CrossRef Full Text | Google Scholar

Schindelin J., Rueden C. T., Hiner M. C., Eliceiri K. W. (2015). The ImageJ ecosystem: An open platform for biomedical image analysis. Mol. Reprod. Dev. 82, 518–529. doi: 10.1002/mrd.22489

PubMed Abstract | CrossRef Full Text | Google Scholar

Shaish L., Abelson A., Rinkevich B. (2007). How plastic can phenotypic plasticity be? the branching coral Stylophora pistillata as a model system. PloS One 2, e644. doi: 10.1371/journal.pone.0000644

PubMed Abstract | CrossRef Full Text | Google Scholar

Shlesinger Y., Goulet T. L., Loya Y. (1998). Reproductive patterns of scleractinian corals in the northern red Sea. Mar. Biol. 132, 691–701. doi: 10.1007/s002270050433

CrossRef Full Text | Google Scholar

Sully S., Burkepile D. E., Donovan M. K., Hodgson G., van Woesik R. (2019). A global analysis of coral bleaching over the past two decades. Nat. Commun. 10 (1), 1264. doi: 10.1038/s41467-019-09238-2

PubMed Abstract | CrossRef Full Text | Google Scholar

Tisthammer K. H., Richmond R. H. (2018). Corallite skeletal morphological variation in Hawaiian Porites lobata. Coral Reefs 37, 445–456. doi: 10.1007/s00338-018-1670-5

CrossRef Full Text | Google Scholar

Todd P. A. (2008). Morphological plasticity in scleractinian corals. Biol. Rev. 83, 315–337. doi: 10.1111/j.1469-185X.2008.00045.x

CrossRef Full Text | Google Scholar

Tortolero-Langarica J. J. A., Carricart-Ganivet J. P., Cupul-Magaña A. L., Rodríguez-Troncoso A. P. (2017). Historical insights on growth rates of the reef-building corals Pavona gigantea and Porites panamensis from the northeastern tropical pacific. Mar. Environ. Res. 132, 23–32. doi: 10.1016/j.marenvres.2017.10.004

PubMed Abstract | CrossRef Full Text | Google Scholar

Tortolero-Langarica J., de J. A., Cupul-Magaña A. L., Carricart-Ganivet J. P., Mayfield A. B., Rodríguez-Troncoso A. P. (2016). Differences in growth and calcification rates in the reef-building coral Porites lobata: The implications of morphotype and gender on coral growth. Front. Mar. Sci. 3. doi: 10.3389/fmars.2016.00179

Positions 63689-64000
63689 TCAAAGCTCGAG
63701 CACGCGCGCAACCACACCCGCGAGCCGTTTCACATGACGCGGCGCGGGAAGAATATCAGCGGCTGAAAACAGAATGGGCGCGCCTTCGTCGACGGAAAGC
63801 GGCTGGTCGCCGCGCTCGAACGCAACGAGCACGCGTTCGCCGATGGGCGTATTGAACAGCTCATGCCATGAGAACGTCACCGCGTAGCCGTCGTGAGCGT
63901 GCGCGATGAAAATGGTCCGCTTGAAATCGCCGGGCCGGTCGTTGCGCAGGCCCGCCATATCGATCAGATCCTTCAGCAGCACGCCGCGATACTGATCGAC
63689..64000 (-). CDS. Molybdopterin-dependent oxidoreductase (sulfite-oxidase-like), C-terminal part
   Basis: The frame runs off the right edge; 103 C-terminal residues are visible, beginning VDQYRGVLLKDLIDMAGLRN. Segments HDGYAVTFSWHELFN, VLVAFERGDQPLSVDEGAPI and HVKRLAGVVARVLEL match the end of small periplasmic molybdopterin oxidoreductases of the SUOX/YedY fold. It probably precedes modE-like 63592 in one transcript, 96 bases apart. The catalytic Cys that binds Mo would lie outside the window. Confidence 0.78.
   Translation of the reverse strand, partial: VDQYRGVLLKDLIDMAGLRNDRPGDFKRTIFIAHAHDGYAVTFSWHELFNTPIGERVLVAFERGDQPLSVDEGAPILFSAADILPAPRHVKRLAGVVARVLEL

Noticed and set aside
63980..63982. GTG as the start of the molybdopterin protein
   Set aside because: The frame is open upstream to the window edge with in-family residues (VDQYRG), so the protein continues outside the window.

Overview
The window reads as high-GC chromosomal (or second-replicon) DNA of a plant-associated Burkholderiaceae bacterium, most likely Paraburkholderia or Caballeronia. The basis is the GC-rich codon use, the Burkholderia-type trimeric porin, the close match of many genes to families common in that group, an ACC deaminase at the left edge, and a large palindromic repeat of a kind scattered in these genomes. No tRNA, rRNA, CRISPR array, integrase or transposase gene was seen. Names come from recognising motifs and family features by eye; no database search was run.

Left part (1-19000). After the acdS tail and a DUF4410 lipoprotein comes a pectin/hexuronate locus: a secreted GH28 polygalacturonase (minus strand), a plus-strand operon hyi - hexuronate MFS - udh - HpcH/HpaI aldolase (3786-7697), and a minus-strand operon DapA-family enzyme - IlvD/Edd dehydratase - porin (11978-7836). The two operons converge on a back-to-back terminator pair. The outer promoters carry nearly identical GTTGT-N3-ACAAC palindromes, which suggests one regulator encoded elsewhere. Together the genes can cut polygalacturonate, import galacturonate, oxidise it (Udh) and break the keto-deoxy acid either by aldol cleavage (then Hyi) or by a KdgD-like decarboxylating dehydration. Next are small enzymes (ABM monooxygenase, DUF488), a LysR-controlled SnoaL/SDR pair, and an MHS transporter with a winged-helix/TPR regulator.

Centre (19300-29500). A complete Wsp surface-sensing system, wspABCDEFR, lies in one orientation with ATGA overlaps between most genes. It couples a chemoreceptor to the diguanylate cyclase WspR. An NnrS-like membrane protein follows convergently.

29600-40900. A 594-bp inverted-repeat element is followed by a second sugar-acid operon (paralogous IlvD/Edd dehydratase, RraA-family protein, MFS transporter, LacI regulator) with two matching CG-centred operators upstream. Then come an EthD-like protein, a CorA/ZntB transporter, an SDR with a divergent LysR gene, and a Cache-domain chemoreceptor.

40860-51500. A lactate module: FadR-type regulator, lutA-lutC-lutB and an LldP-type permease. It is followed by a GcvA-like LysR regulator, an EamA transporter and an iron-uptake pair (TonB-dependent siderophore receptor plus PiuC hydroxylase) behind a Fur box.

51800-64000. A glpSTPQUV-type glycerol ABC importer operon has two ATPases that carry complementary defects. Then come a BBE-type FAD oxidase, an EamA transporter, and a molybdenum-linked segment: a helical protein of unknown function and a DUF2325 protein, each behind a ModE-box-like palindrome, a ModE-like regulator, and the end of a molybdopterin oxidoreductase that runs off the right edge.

CrossRef Full Text | Google Scholar

Veron J. E. N. (2000). Corals of the world Vol. 1–3 (Queensland: Australian Institute of Marine Science and CRR).

Google Scholar

Villmoare B. (2013). Morphological integration, evolutionary constraints, and extinction: A computer simulation-based study. Evol. Biol. 40, 76–83. doi: 10.1007/s11692-012-9186-3

CrossRef Full Text | Google Scholar

Ward S. (1995). Two patterns of energy allocation for growth, reproduction and lipid storage in the scleractinian coral Pocillopora damicornis. Coral Reefs 14, 87–90. doi: 10.1007/BF00303428

CrossRef Full Text | Google Scholar

Weil E. (1992). Genetic and morphological variation in Caribbean and Eastern pacific Porites (Anthozoa, scleractinia). preliminary results. Proc. 7th Int. Coral Reef Symp. 2, 643–656.

Google Scholar

Keywords: reproduction, morphometrics, Porites, corallite, Eastern Tropical Pacific (ETP), phenotypic modularity

Citation: Pedraza-Pohlenz RM, Balart EF, Tortolero-Langarica JJA, Rodríguez-Troncoso AP, Hellberg ME, Norzagaray-López O, Cabral-Tena RA, Cupul-Magaña AL and Paz-García DA (2023) Sexual dimorphism in corallite size and modularity of a broadcast spawning coral, Porites lobata. Front. Mar. Sci. 9:1068391. doi: 10.3389/fmars.2022.1068391

Received: 12 October 2022; Accepted: 20 December 2022;
Published: 10 January 2023.

Edited by:

Yehuda Benayahu, Tel Aviv University, Israel

Reviewed by:

Karen Lynn Neely, Nova Southeastern University, United States
Sarah Whitney Davies, University of North Carolina at Chapel Hill, United States

Copyright © 2023 Pedraza-Pohlenz, Balart, Tortolero-Langarica, Rodríguez-Troncoso, Hellberg, Norzagaray-López, Cabral-Tena, Cupul-Magaña and Paz-García. This is an open-access article distributed under the terms of the Creative Commons Attribution License (CC BY). The use, distribution or reproduction in other forums is permitted, provided the original author(s) and the copyright owner(s) are credited and that the original publication in this journal is cited, in accordance with accepted academic practice. No use, distribution or reproduction is permitted which does not comply with these terms.

*Correspondence: David A. Paz-García,